Heritage, Volume 10, Number 2, Spring 1992 Page: 24
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The Alabama and Koasati
were the only East Texas
Indians permitted to remain
in Texas during the time of
the Indian removals.
chaeologist. His work exposed six disturbed
burial pits with the types and arrangements
of goods seen in other 19th century Southeastern
The burials were wearing clothing decorated
with glass beads sewn on the collars,
arms, and legs, silver conchos, and silver
pendants. One individual was wearing a red
hat made of hemp or palmetto, and it had
glass beads, silver, and feathers sewn onto
the hat. These clothing styles are quite
similar to the 1828 drawings of Koasati men
in Texas by Lino Sanchez y Tapia, and to
19th century drawings in the National Archives
of Alibamu men.
Jean Louis Berlandier, a member of the
same Mexican boundary commission as
Sanchez y Tapia, commented that the
Koasati "do not look like a native people.
To see them you would say they were a
gathering of settlers."
A wide variety of Euro-American goods
have been found at the Carl Matthews and
Arthur Patterson sites, and between them
these date from ca. 1820 to 1870. They
included glass beads, silver ornaments
(pendants, rings, and earrings), cut brass/
copper strips for making jewelry, metal
tools such as knives, iron arrowheads, and
awls; the latter two items were made from
barrel hoop scrap and copper rod stock.
Gunparts, English-made gunflints for guns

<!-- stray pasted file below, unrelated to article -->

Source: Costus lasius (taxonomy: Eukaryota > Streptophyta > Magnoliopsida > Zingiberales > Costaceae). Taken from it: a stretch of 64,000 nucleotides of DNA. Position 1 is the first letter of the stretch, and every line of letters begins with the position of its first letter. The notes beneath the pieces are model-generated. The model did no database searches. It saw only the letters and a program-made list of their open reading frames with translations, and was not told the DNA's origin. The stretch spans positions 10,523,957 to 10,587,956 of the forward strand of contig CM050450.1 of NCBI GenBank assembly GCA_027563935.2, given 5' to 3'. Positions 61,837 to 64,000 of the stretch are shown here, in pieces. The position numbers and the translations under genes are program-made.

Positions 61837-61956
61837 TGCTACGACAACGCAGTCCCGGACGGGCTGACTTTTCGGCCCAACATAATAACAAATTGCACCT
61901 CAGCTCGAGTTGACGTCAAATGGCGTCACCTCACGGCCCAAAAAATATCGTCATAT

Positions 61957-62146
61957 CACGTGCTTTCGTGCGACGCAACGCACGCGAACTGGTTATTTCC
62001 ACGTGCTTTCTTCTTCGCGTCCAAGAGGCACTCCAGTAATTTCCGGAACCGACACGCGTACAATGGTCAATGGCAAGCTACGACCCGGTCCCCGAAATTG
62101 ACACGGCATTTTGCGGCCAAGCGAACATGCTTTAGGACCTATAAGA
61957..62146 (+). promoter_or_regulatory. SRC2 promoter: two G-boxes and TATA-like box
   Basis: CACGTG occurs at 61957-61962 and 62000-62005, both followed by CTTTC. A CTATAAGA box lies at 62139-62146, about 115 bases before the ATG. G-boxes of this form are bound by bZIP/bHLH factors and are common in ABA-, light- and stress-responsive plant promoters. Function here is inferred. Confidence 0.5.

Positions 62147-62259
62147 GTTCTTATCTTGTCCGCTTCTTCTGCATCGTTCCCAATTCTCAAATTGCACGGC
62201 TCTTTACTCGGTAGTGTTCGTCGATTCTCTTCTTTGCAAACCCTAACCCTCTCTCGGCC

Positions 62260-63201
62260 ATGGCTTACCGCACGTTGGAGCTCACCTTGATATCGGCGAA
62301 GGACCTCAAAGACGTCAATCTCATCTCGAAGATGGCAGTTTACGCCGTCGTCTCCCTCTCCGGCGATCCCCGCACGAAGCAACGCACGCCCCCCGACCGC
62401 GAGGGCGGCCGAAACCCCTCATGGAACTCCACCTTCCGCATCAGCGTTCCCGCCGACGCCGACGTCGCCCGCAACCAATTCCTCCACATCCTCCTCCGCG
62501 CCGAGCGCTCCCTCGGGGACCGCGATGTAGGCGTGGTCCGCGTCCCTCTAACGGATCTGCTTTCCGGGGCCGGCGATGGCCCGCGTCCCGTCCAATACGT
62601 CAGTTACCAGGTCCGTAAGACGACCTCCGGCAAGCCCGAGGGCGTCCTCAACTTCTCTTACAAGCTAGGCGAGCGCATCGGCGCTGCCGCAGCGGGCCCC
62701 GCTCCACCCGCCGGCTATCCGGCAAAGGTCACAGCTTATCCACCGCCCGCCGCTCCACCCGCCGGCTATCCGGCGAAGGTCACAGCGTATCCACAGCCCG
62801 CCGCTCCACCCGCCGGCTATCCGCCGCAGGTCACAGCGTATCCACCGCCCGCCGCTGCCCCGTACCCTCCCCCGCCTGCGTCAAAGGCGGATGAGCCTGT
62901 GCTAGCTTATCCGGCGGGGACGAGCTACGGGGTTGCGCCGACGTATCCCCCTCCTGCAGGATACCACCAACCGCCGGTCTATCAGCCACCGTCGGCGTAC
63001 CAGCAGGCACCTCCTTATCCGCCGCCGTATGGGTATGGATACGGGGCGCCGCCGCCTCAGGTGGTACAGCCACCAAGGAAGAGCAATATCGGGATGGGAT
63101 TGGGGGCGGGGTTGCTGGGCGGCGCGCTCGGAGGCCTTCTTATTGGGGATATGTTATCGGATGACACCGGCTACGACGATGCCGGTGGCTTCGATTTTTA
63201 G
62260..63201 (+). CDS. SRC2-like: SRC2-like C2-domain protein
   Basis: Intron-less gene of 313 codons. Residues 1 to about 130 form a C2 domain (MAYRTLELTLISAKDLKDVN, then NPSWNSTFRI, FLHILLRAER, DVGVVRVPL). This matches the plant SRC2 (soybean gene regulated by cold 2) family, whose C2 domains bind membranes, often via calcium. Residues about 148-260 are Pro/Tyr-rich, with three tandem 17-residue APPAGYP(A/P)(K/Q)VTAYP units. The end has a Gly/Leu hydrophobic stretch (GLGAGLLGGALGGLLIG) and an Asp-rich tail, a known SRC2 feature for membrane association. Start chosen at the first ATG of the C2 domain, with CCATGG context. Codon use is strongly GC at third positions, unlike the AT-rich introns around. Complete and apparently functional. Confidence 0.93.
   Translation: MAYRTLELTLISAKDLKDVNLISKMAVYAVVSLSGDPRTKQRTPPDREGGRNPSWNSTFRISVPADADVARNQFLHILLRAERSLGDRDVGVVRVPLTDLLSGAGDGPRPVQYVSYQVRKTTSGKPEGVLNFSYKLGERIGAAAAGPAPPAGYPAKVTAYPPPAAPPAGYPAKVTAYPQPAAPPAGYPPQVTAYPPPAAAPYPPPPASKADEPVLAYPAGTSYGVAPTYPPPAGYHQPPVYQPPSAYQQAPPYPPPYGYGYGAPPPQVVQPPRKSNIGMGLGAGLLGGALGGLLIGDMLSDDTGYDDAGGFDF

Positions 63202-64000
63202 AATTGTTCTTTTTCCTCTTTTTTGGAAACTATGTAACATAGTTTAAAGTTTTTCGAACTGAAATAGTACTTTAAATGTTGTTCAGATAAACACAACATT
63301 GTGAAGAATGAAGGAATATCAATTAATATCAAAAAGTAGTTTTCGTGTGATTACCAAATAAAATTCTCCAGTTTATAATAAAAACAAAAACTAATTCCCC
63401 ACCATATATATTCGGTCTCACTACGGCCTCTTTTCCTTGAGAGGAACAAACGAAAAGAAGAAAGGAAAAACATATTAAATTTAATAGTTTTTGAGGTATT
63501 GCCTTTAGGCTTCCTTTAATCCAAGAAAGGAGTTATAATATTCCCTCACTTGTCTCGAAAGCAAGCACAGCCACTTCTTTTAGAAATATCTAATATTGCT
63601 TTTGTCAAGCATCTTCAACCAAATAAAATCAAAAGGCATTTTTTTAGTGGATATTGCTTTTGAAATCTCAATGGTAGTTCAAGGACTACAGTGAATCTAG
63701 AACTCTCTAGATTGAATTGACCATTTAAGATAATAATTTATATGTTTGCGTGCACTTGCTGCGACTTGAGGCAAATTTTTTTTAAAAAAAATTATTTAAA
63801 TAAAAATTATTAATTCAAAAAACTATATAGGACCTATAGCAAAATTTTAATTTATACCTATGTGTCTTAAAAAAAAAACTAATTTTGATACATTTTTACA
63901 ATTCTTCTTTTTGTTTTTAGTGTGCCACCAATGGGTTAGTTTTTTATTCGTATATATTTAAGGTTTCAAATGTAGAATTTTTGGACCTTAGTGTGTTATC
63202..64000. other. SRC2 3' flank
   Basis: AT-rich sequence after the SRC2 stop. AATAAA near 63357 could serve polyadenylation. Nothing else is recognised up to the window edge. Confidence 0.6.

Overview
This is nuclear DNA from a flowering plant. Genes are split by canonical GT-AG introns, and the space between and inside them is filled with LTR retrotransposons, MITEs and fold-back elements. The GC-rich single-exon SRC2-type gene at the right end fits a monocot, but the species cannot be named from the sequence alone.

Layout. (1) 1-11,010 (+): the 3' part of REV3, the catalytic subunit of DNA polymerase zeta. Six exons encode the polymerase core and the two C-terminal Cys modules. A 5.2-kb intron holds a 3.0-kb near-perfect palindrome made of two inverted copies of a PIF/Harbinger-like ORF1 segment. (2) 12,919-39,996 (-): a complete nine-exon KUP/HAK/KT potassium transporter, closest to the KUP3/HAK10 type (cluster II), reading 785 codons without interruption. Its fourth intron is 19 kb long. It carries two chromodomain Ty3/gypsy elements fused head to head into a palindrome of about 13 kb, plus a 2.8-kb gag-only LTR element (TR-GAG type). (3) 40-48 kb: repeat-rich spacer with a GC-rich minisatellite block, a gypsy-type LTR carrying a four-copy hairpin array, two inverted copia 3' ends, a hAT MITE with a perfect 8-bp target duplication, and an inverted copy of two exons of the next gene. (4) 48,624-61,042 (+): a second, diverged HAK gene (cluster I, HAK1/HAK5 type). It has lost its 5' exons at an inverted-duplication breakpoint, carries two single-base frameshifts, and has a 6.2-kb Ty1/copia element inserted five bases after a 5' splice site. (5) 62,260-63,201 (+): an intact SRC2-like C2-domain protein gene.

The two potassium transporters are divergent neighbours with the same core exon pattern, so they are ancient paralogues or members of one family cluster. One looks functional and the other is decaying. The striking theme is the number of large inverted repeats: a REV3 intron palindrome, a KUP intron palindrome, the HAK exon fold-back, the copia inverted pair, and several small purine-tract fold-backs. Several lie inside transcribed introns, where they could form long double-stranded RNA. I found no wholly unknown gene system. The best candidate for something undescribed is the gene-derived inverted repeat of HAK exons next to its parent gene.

and pistols, and lead musket balls are
present, and several lead masses at the Carl
Matthews site indicate that the Koasati
Indians manufactured their own lead balls.
English and American-made whiteware,
stoneware, and porcelain saucers, plates,
and cups are relatively common, and along
with cast iron kettles, eventually replaced
native-made ceramics as culinary utensils
by the 1850s. Wine bottle glass is present in
Alibamu and Koasati sites, and some pieces
of bottle glass have been reworked to serve
as handy scraping and cutting implements.
No aboriginally manufactured artifacts were
recovered among the goods found with the
burials, although many of the silver and
iron pieces had been modified to make
ornaments and bracelets.
A vessel (top) and ceramics (bottom), artifacts excavated from Koasati sites in Texas and Louisiana. Photos
by James Bruseth.
Studying the archaeology and ethnohistory
of the Alibamu and Koasati provides
us with an opportunity to examine
certain dimensions of native history of
these Indian groups that have been overlooked
or understressed in standard histories
of the state of Texas (such as the role
of Native Americans in the development
of political and economic relationships in
the Province and Republic of Texas), and
to document their heritage in this state.
Moreover, a focus on the nature of cultural
contacts between Europeans, Texans, and
the Alibamu-Koasati Indians is a pathway
to a fuller understanding of the cultural,
economic, social, and political lifeways
of those living during the late 18th and
19th century in this state.
Timothy Perttula is an archaeologist with the
Department of Archaeological Planning and
Review at the Texas Historical Commission.
24 HERITAGE * SPRING 1992
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Texas Historical Foundation. Heritage, Volume 10, Number 2, Spring 1992, periodical, Spring 1992; Austin, Texas. (texashistory.unt.edu/ark:/67531/metapth45420/m1/24/: accessed June 23, 2017), University of North Texas Libraries, The Portal to Texas History, texashistory.unt.edu; crediting Texas Historical Foundation.